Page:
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By Laetitia Claytonfirstname.lastname@example.org
The Shenandoah Valley Music Festival is ending summer with a bang, as Béla Fleck & The Flecktones "The Original Lineup" takes the stage Sunday night for the festival's final show of the season.
Fleck performed at the festival in 2009 as part of his "The Africa Project" tour, and was joined by African kora player Toumani Diabate.
"I thought, 'Hm, world music in the Shenandoah Valley,'" said SVMF Executive Director Dennis Lynch, who was unsure of how popular it would be. "It was the second-best attended concert of that season."
Lynch said he heard rumors at the time that Fleck may be touring in 2011 with his original band, and he knew then he wanted Orkney Springs to be one of their stops.
"I love the Flecktones myself personally," Lynch said. "And I know there are a lot of other people in the area who do."
Lynch said this is the band's first extended tour since 1992, and calls their music "incredible, indescribable," ranging from jazz to bluegrass to classical to African.
Fleck is considered by many to be the premier banjo player in the world, and he has released more than 40 recordings since his first, "Tasty Licks" in 1978, according to his website, www.belafleck.com.
The band's newest CD, "Rocket Science," released in May, marks the first recording by the original group in nearly two decades, with pianist/harmonica player Howard Levy back in the fold with Fleck and brothers bassist Victor Wooten and percussionist and "drumitarist" Roy "Futureman" Wooten, according to the website.
Over the years, each member of the original band has pursued his own projects and careers, but they agree that Flecktones music was calling them back together, the site says. The new album sees the Grammy Award-winning quartet creating some of the most forward-thinking music of their long, storied career, it says.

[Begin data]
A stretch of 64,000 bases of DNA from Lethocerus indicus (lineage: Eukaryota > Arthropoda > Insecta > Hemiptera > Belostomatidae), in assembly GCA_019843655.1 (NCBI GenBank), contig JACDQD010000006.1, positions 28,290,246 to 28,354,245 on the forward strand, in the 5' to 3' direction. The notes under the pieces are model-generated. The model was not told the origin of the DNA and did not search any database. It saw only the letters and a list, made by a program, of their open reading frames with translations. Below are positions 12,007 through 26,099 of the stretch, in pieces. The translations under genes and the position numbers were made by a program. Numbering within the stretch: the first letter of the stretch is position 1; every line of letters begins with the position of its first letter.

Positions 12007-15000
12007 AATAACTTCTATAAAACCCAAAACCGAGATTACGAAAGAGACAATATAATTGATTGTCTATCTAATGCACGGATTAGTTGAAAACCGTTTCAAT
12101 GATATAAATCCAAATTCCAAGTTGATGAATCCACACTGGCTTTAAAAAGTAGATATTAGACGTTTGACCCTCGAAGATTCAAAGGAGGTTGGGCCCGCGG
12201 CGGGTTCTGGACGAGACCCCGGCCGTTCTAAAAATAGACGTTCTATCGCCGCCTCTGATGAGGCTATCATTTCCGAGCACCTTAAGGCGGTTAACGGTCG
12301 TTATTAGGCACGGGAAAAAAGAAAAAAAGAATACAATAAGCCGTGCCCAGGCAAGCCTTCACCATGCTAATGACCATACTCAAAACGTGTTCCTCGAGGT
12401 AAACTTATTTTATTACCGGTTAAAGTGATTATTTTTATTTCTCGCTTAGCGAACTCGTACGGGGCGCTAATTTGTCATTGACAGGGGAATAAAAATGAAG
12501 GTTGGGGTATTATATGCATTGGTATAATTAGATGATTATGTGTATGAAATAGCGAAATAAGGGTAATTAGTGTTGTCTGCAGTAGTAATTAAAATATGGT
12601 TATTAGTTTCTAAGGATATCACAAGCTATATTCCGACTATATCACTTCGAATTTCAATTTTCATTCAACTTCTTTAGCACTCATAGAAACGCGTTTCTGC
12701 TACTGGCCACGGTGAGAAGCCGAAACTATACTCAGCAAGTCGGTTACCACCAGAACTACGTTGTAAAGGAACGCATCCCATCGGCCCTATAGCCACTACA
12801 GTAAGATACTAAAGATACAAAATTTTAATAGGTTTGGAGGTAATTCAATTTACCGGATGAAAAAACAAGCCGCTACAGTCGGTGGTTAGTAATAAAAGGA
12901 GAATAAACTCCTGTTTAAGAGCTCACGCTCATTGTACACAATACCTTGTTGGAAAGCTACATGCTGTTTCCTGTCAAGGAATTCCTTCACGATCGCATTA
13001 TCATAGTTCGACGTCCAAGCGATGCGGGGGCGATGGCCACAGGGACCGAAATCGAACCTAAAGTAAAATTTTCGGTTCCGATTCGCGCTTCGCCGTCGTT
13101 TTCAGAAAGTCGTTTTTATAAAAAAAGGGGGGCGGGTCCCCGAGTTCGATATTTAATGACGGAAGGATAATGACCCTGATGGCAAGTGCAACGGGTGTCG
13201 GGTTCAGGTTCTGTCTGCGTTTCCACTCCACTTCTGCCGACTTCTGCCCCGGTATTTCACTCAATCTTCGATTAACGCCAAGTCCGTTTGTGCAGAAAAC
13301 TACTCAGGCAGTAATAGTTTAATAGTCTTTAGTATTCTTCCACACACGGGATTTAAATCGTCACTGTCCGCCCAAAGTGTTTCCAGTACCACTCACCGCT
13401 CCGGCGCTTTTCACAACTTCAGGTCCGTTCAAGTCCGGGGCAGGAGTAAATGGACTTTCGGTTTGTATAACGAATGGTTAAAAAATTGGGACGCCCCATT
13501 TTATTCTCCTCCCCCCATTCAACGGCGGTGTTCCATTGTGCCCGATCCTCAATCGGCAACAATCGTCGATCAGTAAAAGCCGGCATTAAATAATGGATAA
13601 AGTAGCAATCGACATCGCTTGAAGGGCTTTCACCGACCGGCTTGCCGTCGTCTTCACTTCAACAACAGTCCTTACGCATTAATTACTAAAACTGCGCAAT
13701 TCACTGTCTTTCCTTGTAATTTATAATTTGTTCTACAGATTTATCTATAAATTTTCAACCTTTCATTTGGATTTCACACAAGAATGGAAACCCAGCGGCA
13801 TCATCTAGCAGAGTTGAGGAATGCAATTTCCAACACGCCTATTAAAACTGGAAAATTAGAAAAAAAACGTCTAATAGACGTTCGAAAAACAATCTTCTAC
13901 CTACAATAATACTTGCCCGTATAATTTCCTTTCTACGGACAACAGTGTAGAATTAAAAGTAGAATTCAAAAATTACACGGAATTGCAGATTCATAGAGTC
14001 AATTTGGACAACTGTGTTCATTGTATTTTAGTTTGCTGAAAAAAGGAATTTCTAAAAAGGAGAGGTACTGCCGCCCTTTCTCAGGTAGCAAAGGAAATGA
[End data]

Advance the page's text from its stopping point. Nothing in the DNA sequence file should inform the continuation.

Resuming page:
"All the different things I do come together to make a new 'hybrid' Béla," Fleck says on the site. "Everybody else in the group is doing the same things, collaborating with different people, and pursuing a wide variety of ideas, so when we come together and put all of our separate soups into one big stockpot it turns into a very diverse concoction."
Levy, who left the band in 1992 to go his own way, began working on new material with Fleck last year, the site says. And the Wooten brothers also contributed songs to the new CD.
"There's a special thing that happens when the four of us get together and play," Levy says on the site. "We all have the same attitude of trying to do things that we haven't done before and coincidentally, no one else has either."
The show at Orkney Springs, which will be the band's stop between New York and New Orleans, begins at 7 p.m. Sunday. Visit www.musicfest.org for tickets and information, or call 459-3396.